A competently energetic but relatively faceless British mid-'60s band, the Rockin' Vickers are mostly remembered today because the guitarist for the bulk of their recording career was Ian Willis, who would eventually gain international fame as Lemmy with Hawkwind and Motörhead. The Blackpool band were still Lemmy-less when they made their debut in 1964 with a supremely raunchy version of Neil Sedaka's "I Go Ape," which was anthologized in the '70s on Hard-Up Heroes, the British equivalent of Nuggets. They'd only record three other singles, all of which had Lemmy aboard on guitar. Although capable of generating respectably raunchy, modish heat, they had nothing in the way of original material. Their third single, interestingly, was a version of a Pete Townshend song called "It's Alright," which sounds like a prototype for the much superior "The Kids Are Alright" (although, puzzlingly, The Who had already released "The Kids Are Alright" by the time the Rockin' Vickers' "It's Alright" appeared in March 1966). Who producer Shel Talmy liked the band and produced their final 45, a cover of The Kinks "Dandy," which actually made number 93 in the States (where it was far outpaced by Hermans Hermits version) before the Vickers split in 1967.(~allmusic) by Richie Unterberger
The Rockin' Vickers a.k.a. 'The Rockin' Vicars' (or 'The Wild Ones') was a notorious rock'n'roll group from Blackpool, England, whose first record "I Go Ape" was released on Decca in 1964. The Rockin' Vicars had a reputation of a wild and unexpected live band, which they strenghtened by using the priest costumes and dog collars as their stage outfit. However, after visiting in Northern Finland in the mid 1960s, they got the new idea of wearing Lappish national costumes, which no doubt looked even wilder in Britain.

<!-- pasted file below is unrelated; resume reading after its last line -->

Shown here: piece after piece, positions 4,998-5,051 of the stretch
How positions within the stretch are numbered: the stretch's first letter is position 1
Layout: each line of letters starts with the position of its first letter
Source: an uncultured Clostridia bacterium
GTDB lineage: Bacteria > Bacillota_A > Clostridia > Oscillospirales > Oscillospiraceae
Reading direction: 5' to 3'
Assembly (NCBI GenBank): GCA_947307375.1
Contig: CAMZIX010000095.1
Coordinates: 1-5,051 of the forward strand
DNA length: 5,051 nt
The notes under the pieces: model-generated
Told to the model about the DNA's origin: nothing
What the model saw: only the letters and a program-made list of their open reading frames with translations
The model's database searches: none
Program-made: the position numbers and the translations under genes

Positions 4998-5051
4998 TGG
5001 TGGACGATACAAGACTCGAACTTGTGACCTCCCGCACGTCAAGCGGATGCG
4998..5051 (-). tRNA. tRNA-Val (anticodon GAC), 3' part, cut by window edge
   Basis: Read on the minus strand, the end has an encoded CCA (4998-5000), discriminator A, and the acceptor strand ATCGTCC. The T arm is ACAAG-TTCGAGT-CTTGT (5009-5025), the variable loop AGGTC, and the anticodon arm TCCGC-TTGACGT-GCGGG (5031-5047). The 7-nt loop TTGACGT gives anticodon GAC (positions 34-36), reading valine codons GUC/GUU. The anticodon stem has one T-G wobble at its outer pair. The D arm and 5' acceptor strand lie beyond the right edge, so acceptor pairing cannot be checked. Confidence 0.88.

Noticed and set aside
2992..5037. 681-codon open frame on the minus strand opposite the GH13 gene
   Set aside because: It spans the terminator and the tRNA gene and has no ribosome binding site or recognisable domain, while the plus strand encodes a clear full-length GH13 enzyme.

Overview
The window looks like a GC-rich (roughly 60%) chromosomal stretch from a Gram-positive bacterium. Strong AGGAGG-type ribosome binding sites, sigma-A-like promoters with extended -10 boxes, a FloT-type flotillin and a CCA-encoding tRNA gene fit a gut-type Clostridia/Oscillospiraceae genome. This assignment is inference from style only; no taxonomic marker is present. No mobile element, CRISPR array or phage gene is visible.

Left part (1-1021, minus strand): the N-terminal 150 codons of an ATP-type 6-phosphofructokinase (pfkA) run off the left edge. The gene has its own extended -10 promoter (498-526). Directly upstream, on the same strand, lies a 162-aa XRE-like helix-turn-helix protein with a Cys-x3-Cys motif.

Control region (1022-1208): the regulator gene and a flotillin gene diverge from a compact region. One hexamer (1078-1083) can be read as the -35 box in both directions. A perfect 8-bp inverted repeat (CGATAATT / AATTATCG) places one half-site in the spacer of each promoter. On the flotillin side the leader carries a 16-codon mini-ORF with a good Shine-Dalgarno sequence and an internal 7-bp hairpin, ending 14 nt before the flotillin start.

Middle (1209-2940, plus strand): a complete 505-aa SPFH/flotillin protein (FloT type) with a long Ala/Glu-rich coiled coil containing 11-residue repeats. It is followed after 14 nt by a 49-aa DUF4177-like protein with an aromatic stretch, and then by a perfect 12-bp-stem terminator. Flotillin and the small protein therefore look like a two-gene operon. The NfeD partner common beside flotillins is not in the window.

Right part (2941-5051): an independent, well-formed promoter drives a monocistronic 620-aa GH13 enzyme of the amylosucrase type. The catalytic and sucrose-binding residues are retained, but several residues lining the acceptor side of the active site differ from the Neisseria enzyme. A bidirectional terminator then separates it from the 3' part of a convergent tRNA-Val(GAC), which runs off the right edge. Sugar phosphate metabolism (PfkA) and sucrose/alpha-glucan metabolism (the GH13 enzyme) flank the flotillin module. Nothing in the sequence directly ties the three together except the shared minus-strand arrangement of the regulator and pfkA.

The Rockin' Vickers is also remembered as being one of the first British groups to perform behind the Iron Curtain, when they toured in Yugoslavia in July 1965 as part of a cultural exchange with the Red Army Youth Orchestra. In november 1965, the group was ready to conquer Finland as well. Besides touring here as Rev. Black & the Rockin' Vickers (mostly in Northern Finland), they also appeared at the recording studio, where they cut altogether 8 songs, including "Stella" and "Zing! Went The Strings Of My Heart", which were released by Decca of Finland in early 1966, and leased later to Decca of Ireland.
Only a month after the first trip, they toured again around the Southern Finland (towns of Hämeenlinna, Helsinki, Lahti and Turku). At this point they were calling themselves just The Rockin' Vickers, and the line-up consisted of Harry "Reverend Black" Feeney, Nicholas Gribbon, Stephen Morris, Ciggy Shaw and Ian Holbrook. It was unclear, when Ian Fraiser Willis alias Lemmy Kilmister (ex-Rainmakers/Motown Sect), the most famous member (and the son of a vicar!) joined the group. He might have been in the band already during the first Finnish tour, which would mean that he also appears on the Finnish Decca single. However, all the written sources published in Finland during these tours allude to another guitarist Nicholas Gribbon, a steady member of the group until late 1965. In any case, when the Vickers recorded their last recordings (including Pete Townsend-song "It's Alright" and Ray Davies-song "Dandy") in 1966 for CBS, the guitarist was unquestionably Lemmy. In December 1967, The Rockin' Vickers did their last tour in Finland, and quite soon after the group broke up. Lemmy continued working with (Sam) Gopal's Dream, Opal Butterfly, Hawkwind and Motorhead, and Ciggy Shaw for instance with Soloman King. Steve Wilks and Jeff Carter who were one of the last members to join the group, still play in a band called Manitou with another Blackpool music veteran Pete Gurney. Nicholas Gribbon has maintained some music activities as well, and plays nowadays with his band Nick Unlimited. Nod Turner who was also in the Vickers lives on the isle of Man, and Harry Feeney has a large local main dealership for cars.